The strength of stainless steel bolts depends greatly upon their alloy composition and crystalline structure. Bolts are rated by their yield strength, or the amount of force it takes to stretch the bolt to 0.2 percent longer than its original length, and their tensile strength, or their ultimate breaking point. The three classes of stainless steel crystalline structure are austenitic, martensitic and ferretic. Kilograms per square inch (KSI) is the industry standard for measurement.
Austenitic, Solution Annealed
Austenitic stainless fasteners are the most corrosion and temperature resistant of all the bolt types. They are also non-magnetic. This category includes stainless steel types 303-A, 304-A 316-A, 384-A and XM7-A. Yield and tensile strengths are 30 ksi for bolts and screws and 75 ksi for studs and nuts.
Austenitic, Cold Worked
This category includes stainless types 304, 305, 316, 384 and XM7. Yield and tensile strengths are 50 ksi for bolts and screws and 90 ksi for studs and nuts.
Austenitic, Strain Hardened
This is the most commonly used stainless bolt type. Yield and tensile strengths are 100 and 125 ksi for bolts up to 5/8 of an inch in diameter, and 125 ksi for nuts. For bolts from 5/8 to 1 inch, the ratings are 70 ksi and 105 ksi, and 105 ksi for nuts. Measurements are 50 and 90 ksi for bolts from 1 to 1 1/2 inches in diameter, and 90 ksi for nuts.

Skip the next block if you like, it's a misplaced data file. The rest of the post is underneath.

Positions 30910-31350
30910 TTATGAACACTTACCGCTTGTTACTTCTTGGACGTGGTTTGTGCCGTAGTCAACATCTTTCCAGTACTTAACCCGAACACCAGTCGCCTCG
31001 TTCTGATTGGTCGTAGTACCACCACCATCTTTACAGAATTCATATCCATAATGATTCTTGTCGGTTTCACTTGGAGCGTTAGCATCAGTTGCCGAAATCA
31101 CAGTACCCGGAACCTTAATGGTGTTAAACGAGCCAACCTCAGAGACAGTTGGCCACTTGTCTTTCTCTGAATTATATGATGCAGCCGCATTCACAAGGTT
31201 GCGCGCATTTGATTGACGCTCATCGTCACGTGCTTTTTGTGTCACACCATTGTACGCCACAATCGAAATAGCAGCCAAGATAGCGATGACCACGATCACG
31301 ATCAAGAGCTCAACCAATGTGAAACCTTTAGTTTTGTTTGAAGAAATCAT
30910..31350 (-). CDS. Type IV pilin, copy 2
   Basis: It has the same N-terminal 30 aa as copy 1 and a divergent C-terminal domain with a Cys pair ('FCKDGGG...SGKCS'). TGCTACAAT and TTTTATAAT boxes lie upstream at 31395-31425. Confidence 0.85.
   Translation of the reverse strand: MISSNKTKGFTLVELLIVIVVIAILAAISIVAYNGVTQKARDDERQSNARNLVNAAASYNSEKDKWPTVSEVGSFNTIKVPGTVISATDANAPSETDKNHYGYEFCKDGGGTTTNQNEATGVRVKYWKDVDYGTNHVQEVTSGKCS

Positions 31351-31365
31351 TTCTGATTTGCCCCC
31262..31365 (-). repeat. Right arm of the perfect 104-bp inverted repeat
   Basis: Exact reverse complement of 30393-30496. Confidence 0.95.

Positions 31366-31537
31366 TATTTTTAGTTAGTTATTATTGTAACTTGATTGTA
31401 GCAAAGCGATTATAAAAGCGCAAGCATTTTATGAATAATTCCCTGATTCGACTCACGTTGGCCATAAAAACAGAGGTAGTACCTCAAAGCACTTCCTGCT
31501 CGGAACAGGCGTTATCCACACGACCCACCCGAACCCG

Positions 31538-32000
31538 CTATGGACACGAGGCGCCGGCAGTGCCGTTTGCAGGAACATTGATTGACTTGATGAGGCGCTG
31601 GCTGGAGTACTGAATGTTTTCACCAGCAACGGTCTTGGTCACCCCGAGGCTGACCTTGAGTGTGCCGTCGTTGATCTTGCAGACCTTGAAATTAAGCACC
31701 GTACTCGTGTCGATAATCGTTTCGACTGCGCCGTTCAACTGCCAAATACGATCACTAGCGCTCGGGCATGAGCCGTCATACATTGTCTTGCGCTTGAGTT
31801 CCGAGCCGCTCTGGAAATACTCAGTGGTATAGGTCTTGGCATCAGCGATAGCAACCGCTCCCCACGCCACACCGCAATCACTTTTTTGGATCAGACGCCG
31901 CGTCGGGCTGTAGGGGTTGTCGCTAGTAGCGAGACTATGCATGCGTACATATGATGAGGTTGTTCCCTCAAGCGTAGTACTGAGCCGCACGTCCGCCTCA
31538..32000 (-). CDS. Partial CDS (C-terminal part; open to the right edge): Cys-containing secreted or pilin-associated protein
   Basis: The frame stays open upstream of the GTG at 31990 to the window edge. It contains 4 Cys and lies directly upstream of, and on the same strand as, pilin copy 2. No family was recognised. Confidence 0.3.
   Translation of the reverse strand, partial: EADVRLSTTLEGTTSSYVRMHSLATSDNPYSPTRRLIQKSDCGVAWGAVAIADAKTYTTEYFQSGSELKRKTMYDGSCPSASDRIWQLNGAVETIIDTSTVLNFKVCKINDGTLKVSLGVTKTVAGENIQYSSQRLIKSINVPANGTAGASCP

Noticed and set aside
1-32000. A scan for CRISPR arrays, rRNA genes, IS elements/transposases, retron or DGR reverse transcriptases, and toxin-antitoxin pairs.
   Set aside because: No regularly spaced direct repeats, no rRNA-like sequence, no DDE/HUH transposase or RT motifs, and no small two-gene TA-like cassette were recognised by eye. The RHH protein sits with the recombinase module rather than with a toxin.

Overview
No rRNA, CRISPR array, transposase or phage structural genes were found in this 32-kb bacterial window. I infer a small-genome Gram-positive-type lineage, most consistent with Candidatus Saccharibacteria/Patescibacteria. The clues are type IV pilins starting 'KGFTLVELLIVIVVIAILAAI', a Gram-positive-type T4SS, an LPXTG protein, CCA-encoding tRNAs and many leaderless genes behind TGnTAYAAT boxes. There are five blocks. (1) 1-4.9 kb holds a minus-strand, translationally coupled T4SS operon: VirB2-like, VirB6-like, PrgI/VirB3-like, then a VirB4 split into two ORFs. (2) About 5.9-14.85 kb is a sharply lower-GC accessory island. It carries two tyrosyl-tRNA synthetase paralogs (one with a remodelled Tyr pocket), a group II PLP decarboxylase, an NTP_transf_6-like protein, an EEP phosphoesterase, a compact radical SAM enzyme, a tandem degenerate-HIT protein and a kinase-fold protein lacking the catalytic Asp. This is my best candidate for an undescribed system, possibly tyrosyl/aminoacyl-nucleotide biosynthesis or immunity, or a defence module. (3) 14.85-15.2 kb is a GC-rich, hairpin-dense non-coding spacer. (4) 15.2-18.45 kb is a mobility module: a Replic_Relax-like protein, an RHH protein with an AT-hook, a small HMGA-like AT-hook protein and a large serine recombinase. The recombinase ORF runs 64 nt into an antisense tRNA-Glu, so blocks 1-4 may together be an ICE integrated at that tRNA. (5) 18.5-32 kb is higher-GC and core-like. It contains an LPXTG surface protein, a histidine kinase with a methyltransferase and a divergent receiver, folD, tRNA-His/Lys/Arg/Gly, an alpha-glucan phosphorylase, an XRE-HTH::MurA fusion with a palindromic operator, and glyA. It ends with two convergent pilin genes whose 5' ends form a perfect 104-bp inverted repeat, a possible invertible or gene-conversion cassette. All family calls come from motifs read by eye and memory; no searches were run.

Martensitic, Hardened and Tempered
Martensitic steels are very tough, but aren't as corrosion resistant as the other two, and will hold a magnetic field. This category includes 410-H and 416-H. Yield and tensile strengths are 95 ksi for full-sized bolts and screws and 135 ksi for studs. Nut stress rating is 125 ksi.
Mertensitic, Hardened and Tempered (HT)
Although similar sounding to the "-H" category, these "HT" types are further hardened and tempered at 475 degrees to 575 degrees Fahrenheit, as opposed to the 1,000+ degree hardening of H-types. Yield and tensile strengths are 135 for bolts and screws and 180 for studs and nuts.
Ferretic Stainless Steel
Ferretic steels are cheaper than other types, and are easier to form and machine since they generally contain less nickel by weight. However, ferretic bolts are inherently weaker and more prone to splitting and cracking than other types. Yield strength and tensile strength are 40 ksi for bolts and screws and 70 ksi for studs and nuts.
- Photo Credit nuts and bolts 1 image by Vincenzo Novello from Fotolia.com
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